Rio Tinto’s bauxite production dropped six per cent in the second quarter of 2021, compared to 2020, with just 13.7 million tonnes produced in the quarter.
Company insiders expect the Weipa operations to drop overall production in 2021 and fail to meet set targets.
In a video update posted on Facebook, Rio Tinto’s general manager of bauxite operations Michelle Elvy said the weather was to blame,
“We’ve had a mixed year so far,” she said.
“We’ve suffered some real weather challenges at the start of the year which have significantly impacted Amrun.
“The Amrun recovery plan is in place and is tracking well, however, the production tonnes will still be a stretch until the end of the year.
“Andoom has different challenges as well. Andoom’s integration with shipping and logistics remain an ongoing challenge for us operationally.”
Last week’s half-yearly report did not make good reading for investors, with the iron ore business also struggling to meet targets.
Rio Tinto was also hit by a combination of bad weather and rising costs at its Pilbara operations, recording a 12 per cent drop in exports out of its West Australian hub in the June quarter compared to the same time last year.
The company has also seen a cost increase of about $300 million, reflecting a four per cent jump from about $US18 to $US18.5 per tonne, thanks to changes to mine heritage management and higher prices for labour and diesel.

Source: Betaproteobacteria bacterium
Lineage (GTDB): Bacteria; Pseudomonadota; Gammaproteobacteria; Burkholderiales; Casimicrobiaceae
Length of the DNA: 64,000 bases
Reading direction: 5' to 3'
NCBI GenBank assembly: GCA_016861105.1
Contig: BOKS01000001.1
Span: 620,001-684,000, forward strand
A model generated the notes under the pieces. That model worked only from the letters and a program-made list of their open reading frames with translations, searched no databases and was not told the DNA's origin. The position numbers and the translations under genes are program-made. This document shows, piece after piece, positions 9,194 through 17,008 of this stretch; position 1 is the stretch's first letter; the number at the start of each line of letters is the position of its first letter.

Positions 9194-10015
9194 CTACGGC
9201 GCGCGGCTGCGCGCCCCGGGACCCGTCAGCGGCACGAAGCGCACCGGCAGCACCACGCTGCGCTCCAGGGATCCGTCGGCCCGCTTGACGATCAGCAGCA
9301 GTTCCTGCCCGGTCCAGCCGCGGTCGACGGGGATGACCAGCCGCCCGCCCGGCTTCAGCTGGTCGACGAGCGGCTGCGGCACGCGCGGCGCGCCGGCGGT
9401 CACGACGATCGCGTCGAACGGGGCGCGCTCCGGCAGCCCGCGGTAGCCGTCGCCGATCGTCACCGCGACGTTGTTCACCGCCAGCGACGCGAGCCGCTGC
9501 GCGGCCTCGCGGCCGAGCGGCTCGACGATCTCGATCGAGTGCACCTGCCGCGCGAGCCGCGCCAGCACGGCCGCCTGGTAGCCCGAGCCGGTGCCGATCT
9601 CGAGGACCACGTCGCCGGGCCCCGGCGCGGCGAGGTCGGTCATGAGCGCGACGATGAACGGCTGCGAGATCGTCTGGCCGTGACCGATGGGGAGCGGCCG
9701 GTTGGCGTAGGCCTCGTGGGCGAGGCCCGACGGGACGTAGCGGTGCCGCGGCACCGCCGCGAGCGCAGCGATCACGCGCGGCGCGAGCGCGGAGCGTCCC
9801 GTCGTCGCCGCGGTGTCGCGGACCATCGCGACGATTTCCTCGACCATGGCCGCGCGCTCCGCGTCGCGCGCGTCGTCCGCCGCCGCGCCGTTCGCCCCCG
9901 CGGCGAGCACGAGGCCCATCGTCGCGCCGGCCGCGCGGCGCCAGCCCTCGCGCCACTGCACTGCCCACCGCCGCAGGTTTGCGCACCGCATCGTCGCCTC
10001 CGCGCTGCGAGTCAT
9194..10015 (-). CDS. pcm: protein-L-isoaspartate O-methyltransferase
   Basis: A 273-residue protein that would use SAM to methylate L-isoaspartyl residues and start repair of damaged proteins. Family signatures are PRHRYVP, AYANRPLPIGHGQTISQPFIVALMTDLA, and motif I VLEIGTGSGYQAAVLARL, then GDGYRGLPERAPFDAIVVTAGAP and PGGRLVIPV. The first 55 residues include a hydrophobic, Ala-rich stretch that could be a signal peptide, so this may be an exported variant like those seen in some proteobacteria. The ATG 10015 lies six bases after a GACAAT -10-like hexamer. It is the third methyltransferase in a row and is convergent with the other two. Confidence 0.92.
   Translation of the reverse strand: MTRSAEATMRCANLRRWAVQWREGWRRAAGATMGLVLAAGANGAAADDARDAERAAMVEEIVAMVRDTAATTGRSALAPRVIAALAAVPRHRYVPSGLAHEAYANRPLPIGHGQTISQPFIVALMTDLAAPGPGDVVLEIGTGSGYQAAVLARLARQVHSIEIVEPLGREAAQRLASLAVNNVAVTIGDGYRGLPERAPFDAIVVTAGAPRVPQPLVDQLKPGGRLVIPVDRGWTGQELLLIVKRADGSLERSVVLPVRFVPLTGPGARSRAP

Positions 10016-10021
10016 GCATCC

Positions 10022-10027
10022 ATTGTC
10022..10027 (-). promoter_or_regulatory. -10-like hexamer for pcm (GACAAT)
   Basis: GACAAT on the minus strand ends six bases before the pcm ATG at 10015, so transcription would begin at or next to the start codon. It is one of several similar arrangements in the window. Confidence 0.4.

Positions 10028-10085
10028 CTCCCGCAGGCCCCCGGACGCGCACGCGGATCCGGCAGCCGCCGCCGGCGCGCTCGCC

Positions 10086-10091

Rio’s latest quarterly report released on Friday also revealed its COVID-19-related costs for the Pilbara had hit $100 million in the first half of the year.
A massive 171 million tonnes of iron ore will need to be shipped in the second half of the year if Rio is to meet the lower end of its production guidance for 2021, which was set between 325 and 340 million tonnes.
Rio Tinto chief executive Jakob Stausholm said the company was focused on getting product to its customers in a global economy which has recovered strongly.
“We faced some challenges in the first half notably at our Pilbara operations, which were impacted by replacement mine tie-ins and materially higher rainfall,” he said.
“Heightened COVID-19 constraints, which resulted in numerous travel restrictions, added further pressure on the business and limited our ability to access additional people in order to deliver operational improvements or maintenance initiatives and accelerate projects.”